Wednesday January 11, 2012, 11:35pm
I do not believe the story of the tower of Babel. To be frank, it sounds rather ridiculous. The people wanted to build a tall tower. Okay, it couldn’t have been very tall, given the age in which they lived (although, I might be wrong. I mean, the Egyptians built the pyramids, did they not?) They want to do it in order to make a name for themselves and not be scattered across the earth. At least, those were the stated reasons. However, God “comes down” and sees their tower and doesn’t like their actions for some reason. So he gives them separate languages and scatters them.
Okay, I admit, it doesn’t seem so ridiculous in retrospect but I do need to know what problem God had with their actions. His explanation, that if as one people speaking one language they were doing this, then nothing they wanted to do would be impossible for them is a bit vague. How bad can it be to just build a tower? What was the danger – their arrogance? Even if you simply brush this off as another reason Christianity is false, you still need to answer the question if you wish to give it all the respect you give any other literary work. What exactly was it that God did not want them to do? What was the supposed wrong in their actions because it seems clear to me from God’s statement that it was something more than their arrogance.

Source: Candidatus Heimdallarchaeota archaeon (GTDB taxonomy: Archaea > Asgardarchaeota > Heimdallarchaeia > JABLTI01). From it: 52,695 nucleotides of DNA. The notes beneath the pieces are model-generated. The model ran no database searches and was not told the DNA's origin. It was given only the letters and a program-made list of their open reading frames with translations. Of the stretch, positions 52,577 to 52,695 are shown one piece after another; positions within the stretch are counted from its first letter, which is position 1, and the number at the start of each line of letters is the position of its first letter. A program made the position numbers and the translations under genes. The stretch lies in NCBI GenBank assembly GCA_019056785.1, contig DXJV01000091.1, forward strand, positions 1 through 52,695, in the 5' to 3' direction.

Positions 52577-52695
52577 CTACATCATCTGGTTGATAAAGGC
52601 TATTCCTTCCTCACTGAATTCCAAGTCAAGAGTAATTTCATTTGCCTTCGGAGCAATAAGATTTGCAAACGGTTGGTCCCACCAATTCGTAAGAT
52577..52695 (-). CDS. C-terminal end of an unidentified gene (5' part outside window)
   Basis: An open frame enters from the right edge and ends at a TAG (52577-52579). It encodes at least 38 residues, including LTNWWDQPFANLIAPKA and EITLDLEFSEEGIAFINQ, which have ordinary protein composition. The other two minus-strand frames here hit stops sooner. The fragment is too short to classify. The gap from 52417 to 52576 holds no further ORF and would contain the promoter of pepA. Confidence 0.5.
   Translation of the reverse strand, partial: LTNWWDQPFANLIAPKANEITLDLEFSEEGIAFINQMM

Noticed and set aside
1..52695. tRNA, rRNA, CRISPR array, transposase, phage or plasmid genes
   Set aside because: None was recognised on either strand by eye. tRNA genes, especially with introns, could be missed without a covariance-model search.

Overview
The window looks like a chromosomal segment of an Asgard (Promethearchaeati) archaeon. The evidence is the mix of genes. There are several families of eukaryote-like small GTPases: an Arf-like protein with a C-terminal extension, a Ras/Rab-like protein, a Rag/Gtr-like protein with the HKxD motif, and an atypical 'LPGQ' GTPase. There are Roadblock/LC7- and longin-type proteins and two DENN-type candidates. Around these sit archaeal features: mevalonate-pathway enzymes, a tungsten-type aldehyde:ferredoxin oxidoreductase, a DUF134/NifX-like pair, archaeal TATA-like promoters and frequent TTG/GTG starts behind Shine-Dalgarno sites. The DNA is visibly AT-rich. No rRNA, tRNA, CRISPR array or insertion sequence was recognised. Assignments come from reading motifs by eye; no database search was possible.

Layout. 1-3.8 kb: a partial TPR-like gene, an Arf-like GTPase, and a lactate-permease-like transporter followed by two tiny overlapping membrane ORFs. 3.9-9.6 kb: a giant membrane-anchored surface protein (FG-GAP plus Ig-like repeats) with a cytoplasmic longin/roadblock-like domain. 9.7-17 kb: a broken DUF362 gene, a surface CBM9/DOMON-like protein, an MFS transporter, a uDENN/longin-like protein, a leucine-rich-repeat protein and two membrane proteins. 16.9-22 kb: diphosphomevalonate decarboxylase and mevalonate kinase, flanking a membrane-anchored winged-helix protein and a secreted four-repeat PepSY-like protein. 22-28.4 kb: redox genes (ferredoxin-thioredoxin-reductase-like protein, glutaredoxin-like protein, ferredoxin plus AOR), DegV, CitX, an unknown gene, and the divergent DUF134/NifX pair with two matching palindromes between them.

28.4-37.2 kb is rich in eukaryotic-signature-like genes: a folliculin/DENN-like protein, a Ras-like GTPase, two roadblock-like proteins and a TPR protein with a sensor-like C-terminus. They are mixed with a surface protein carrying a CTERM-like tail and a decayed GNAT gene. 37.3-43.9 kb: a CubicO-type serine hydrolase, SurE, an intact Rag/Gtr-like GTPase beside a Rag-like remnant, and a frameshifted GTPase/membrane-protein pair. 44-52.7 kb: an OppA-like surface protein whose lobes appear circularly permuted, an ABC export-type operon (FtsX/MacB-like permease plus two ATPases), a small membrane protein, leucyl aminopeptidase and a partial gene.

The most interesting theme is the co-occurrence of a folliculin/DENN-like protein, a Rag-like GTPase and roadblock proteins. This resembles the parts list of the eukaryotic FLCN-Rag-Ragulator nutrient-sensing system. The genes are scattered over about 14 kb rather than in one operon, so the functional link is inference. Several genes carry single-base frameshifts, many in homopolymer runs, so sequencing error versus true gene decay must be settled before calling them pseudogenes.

The rest of the chapter is dedicated to Abraham’s genealogy. There isn’t much to it except that Nahor, Terah’s son and Abraham’s brother, married his niece, the daughter of their brother Haran. Not strange in those days, I guess, since as we will see eventually, Abraham married his half-sister. Couldn’t they find other women, though?
o Also worth noting is that after the flood, the length of people’s lives begins to reduce.